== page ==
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Fatal shootings of police officers in the UK – a tragic history

Messages of shock and condolence were sent to the family, friends and colleagues of the police officer shot and killed in the early hours of Friday morning.

Sgt Matiu Ratana became the 52nd British officer since World War II to be fatally shot and the 16th victim from the Metropolitan Police over the past 75 years.

Before this killing, 75 officers have been lethally shot since the turn of the 20th Century.

The last occasion was in 2012 with the double murder of PC Nicola Hughes and PC Fiona Bone as they responded to a burglary in Greater Manchester.

However, firearms incidents are reasonably rare in the UK as the country has one of the tightest control measures in the world. Since WWII, three major pieces of gun control legislation have been passed, in 1968, 1988 and 1997. The latter two were in response to the Hungerford and Dunblane massacres.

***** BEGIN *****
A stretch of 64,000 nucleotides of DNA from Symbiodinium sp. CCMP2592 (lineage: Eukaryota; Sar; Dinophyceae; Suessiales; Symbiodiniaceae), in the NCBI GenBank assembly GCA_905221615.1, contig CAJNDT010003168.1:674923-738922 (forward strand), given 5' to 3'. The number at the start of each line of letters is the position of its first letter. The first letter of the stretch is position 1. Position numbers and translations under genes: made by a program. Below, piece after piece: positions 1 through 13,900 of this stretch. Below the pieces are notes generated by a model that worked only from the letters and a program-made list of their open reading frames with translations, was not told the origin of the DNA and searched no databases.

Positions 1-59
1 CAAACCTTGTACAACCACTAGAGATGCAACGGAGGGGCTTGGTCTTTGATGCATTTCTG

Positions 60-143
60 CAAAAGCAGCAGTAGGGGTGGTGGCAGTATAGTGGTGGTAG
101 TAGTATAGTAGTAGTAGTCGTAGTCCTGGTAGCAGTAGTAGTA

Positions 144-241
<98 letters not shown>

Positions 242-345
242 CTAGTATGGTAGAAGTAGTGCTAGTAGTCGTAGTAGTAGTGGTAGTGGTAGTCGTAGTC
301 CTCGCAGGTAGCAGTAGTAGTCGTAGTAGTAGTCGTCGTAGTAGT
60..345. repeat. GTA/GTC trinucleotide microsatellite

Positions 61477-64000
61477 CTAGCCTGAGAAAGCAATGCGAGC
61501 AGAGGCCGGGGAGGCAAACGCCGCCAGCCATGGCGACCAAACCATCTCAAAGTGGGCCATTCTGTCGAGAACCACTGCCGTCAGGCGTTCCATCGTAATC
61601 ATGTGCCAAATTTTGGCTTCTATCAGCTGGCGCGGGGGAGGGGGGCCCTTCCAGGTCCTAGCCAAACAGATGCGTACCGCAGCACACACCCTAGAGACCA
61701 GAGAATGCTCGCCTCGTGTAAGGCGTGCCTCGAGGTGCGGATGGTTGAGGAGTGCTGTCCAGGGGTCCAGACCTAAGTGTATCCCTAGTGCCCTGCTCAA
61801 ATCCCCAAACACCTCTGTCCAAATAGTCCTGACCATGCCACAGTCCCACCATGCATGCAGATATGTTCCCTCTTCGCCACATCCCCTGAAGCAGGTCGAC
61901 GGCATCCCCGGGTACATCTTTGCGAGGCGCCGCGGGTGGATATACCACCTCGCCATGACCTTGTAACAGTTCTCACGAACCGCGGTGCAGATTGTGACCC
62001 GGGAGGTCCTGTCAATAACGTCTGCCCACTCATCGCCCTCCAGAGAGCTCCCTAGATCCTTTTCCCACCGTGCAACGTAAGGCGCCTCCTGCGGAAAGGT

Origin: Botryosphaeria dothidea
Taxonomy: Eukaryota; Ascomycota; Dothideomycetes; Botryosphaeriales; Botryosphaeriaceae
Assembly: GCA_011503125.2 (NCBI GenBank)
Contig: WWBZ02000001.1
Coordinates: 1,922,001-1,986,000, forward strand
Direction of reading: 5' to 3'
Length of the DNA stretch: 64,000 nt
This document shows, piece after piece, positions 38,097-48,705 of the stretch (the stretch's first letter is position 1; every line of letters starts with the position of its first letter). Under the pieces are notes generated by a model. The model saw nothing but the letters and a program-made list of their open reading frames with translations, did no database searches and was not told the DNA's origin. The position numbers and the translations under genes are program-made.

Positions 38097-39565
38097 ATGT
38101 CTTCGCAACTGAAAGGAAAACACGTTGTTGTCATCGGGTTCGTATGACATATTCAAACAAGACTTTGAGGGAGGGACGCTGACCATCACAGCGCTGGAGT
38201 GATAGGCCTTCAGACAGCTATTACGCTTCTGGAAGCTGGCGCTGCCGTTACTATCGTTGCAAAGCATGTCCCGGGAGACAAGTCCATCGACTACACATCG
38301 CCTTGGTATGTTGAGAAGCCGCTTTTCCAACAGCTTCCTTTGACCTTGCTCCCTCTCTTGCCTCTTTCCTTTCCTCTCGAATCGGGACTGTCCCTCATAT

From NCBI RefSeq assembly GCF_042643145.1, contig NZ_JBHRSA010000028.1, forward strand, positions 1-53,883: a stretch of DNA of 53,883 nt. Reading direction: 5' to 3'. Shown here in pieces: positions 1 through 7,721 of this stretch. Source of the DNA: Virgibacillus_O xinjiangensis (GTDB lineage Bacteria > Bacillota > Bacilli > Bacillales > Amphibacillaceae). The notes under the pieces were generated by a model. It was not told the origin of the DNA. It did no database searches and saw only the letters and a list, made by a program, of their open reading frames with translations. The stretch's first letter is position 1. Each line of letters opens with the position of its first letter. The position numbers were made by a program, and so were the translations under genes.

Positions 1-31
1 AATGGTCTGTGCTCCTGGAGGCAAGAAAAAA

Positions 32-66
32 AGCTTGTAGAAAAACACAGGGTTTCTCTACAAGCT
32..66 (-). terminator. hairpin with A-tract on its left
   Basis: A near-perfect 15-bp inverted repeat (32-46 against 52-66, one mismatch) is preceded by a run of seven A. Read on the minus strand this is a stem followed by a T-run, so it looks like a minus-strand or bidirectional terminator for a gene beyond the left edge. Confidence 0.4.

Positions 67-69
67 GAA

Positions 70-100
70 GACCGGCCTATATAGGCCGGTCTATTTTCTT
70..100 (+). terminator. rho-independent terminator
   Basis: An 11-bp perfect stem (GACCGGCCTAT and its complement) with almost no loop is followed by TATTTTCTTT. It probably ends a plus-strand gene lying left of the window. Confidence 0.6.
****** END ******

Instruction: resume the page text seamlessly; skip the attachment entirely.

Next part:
Over time, the frequency of police being fatally shot has declined with fewer officer killed in the past three decades (90s, 00s, 10s) combined, than in the 1980s.

In terms of making the streets safer for police officers, the immediate impact of the legislation is mixed, with the biggest change seen after the 1988 Act, introduced following the shooting in Hungerford, Berkshire, of 16 people. The Act ensured semi-automatic rifles, one of the weapons used by the shooter, were outlawed.

Director of Action on Armed Violence, Iain Overton, said: “Ultimately, the data shows that officers are much less likely to be shot than they were a few decades ago. Obviously, the death of Sgt Ratana is an awful tragedy. But I hope we don’t see his death being used to justify the arming of more and more police officers as this could create an arms race between police and criminals and, human error aside, this can only lead to more violence.”

Source: Police Roll of Honour